Cross-Eyed PhD: Memoirs of a PhD Survivor..Tip1 (The PhD Calendar)

                                                                                                                                               “Piled High and Deep”,, by Jorge Cham

Tip 1. The PhD Calendar (Version n, n-> infinity)…

It happened finally. I completed my PhD last month with a successful viva and several peer-reviewed papers in the subject of my specialization – the Solar PV consumer dynamics in India.

The journey was fun – with its moments of trials and tribulations. But the result and the resulting announcement on the social media netted me close to 10000 views. In the excitement, I have committed myself to writing a small blog series on the journey covering what worked -and what did not. It will definitely have a few tips & I will also share a few tricks that sped me up the path – and a few traps that many of us fall into.

As the above comic strip captures, procrastination was a key devil to watch out for. How does a project get delayed by a year -or even two?! Answer is – one day at a time!!

As a working professional with several official responsibilities, it was always the easy path to kick the thesis ‘can’ down the road. I guess I was saved by a simple message from my guide, Prof Asif Ali Syed, in his first session with me. It was a clear message – I was not to write my thesis in the 48th month of my PhD tenure. It had to be written and progressed every month and the results to be shared vs a planned calendar in the quarterly review.

In the first tip of this experience, I am sharing the calendar and guide meeting review template that I had made and used in the attachment.

By and large I met to the calendar in the first 1.5 years of the study – the intro chapter, the literature review, the research concept were reasonably on track. However, once I got nominated as the Chair for India Electronics and Semiconductor Association, it brought an overhead which coupled with my daughter’s marriage quickly set me back.  Fact is, that thru ’17 I prioritized official and IESA work over the PhD commit which slowed down.

The original calendar had shared that I could complete my PhD in approx 2.5 years – but it just had to be revised.The revised calendar (also shared in the attached download) anchored fresh dates – and this time I stuck to the grind.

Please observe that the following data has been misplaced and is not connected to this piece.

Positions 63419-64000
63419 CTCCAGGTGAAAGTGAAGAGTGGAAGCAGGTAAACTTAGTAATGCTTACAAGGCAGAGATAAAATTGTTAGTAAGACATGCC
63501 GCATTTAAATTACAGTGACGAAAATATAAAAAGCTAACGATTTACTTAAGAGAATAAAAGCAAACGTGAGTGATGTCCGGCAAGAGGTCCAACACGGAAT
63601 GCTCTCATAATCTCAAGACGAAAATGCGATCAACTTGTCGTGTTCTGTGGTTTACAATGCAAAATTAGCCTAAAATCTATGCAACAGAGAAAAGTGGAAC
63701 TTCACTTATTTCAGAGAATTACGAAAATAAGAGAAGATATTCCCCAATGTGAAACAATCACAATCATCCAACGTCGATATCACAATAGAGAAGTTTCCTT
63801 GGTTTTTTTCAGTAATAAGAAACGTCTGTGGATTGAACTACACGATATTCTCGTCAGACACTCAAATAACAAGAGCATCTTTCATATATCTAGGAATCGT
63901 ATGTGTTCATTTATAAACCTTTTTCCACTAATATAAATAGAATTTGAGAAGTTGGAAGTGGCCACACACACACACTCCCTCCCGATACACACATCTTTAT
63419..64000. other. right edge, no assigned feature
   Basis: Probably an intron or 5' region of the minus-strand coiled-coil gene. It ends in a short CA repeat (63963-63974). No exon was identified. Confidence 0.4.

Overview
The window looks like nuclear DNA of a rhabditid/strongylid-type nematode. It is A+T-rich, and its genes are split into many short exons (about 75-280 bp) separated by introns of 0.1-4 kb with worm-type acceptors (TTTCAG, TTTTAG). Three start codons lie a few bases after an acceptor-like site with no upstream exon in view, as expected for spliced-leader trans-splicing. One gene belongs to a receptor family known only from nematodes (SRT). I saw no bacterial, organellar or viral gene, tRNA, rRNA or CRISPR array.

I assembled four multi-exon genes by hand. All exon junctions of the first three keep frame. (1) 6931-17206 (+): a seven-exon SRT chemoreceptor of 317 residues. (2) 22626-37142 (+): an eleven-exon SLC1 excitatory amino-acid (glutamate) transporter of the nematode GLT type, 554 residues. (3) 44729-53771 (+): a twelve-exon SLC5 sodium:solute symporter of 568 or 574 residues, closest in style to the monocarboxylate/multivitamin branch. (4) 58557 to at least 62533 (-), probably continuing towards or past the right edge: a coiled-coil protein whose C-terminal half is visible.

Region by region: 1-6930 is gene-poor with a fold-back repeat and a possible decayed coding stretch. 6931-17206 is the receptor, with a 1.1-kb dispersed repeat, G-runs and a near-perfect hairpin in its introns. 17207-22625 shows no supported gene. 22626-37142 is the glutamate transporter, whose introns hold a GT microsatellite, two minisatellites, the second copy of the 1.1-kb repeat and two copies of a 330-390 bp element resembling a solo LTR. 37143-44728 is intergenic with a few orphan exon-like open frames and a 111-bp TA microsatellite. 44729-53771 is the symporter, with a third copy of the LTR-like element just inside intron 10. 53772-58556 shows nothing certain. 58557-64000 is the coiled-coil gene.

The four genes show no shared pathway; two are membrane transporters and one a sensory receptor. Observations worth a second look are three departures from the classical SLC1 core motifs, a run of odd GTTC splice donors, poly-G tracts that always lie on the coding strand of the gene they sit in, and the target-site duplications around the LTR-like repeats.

While Prof Asif publicly acknowledges that I had shown commit to the calendar, I guess he was surprised when I informed him in end July 18 that I had completed the thesis ( there were several iterations to the document even after that but the fact is that the key work was completed as per the revised schedule version 2).

Fact is, nearly 8-10,000 applicants file in their nomination for the PhD course at AIMA and they select 75 nos per year in two batches – from these 150 nos, about 40-50 are selected for the PhD program basis their research synopsis post the first year preparatory course. And of this, about a dozen of us become a PhD.

I have come across a number of my batchmates in PhD who dropped off along the way. In all frankness, they were all brilliant people who had made to the 2% successful selected candidate base of PhD applicants. They were just not committed enough to see their PhD thru.

Key message – there is no ‘shortcut’ for an earned PhD – and it is best to start now on the journey of discovery then to meander and lose direction. Success is not a moment of brilliance but a steady, committed weekend of work, week-after-week across the PhD years!

Download my PhD guide log here-you get (log samples, template & target calendar)!

   PhDGuideLog Ashwini

My Phd Calendar was pinned on my room softboard facing me thru my PhD – and avoiding procrastination was one of the key learnings of my PhD!

And here are some more of my favorite procrastination quotes to move you…

Image result for procrastination quotesImage result for procrastination quotes



Hope you find this useful -watch out for more PhD tips, tricks and trap inputs from the journey of this cross-eyed PhD!


4 Responses

  1. Pallasena Viswanath

    Thanks a lot for sharing your learning. There are educated ones and then learned ones. The learned ones are the venerable ones who earn their venerabilty through sharing their learnings and making others successful

    • Ashwini Aggarwal

      Appreciate your thought. My PhD journey is also to inspire my children to move beyond the conventional MBA degrees -and to develop a culture of continuous learning. Hope it lights the way for many more…

  2. Congrats Ashwini! Please spread your knowledge for the betterment of human life! Regards.Ravichandran R